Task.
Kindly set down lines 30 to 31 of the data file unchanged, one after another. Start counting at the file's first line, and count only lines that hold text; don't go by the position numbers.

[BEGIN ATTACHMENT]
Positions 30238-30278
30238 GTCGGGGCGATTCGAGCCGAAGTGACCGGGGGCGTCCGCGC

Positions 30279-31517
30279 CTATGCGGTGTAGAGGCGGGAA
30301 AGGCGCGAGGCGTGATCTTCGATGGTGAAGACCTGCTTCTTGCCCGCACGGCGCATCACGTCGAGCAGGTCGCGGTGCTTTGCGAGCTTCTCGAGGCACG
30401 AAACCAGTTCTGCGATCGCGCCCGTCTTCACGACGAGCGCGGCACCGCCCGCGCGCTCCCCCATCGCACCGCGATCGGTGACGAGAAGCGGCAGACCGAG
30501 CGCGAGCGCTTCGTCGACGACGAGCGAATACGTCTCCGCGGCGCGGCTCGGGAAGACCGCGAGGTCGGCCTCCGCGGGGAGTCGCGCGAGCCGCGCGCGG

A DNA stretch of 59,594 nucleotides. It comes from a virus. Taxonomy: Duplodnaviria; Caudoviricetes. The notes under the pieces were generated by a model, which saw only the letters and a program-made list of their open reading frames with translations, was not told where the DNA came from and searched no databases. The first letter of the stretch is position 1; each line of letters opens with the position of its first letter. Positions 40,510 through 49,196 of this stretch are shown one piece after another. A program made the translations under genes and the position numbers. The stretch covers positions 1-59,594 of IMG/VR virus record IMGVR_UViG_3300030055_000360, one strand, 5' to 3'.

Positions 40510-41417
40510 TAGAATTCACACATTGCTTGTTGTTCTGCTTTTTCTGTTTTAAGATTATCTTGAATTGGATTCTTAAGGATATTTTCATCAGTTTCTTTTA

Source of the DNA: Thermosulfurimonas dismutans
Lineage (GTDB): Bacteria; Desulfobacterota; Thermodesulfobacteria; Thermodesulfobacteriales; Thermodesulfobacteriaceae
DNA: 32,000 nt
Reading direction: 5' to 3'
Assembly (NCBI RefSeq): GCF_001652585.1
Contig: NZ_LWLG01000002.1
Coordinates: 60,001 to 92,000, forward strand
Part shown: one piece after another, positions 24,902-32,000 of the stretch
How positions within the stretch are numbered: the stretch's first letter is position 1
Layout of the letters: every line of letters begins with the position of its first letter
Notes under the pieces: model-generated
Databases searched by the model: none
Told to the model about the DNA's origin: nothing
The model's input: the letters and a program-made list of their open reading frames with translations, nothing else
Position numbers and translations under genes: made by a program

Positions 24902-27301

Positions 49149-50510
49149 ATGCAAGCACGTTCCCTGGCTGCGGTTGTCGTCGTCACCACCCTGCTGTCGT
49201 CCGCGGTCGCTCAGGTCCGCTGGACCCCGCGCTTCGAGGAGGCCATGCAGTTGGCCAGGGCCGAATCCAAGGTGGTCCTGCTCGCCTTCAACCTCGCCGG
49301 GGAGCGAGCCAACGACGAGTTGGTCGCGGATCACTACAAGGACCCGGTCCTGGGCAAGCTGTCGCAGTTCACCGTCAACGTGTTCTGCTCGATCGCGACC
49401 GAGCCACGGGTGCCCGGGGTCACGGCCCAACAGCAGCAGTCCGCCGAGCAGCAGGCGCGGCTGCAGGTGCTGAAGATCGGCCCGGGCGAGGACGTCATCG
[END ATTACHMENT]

49301 GGAGCGAGCCAACGACGAGTTGGTCGCGGATCACTACAAGGACCCGGTCCTGGGCAAGCTGTCGCAGTTCACCGTCAACGTGTTCTGCTCGATCGCGACC
49401 GAGCCACGGGTGCCCGGGGTCACGGCCCAACAGCAGCAGTCCGCCGAGCAGCAGGCGCGGCTGCAGGTGCTGAAGATCGGCCCGGGCGAGGACGTCATCG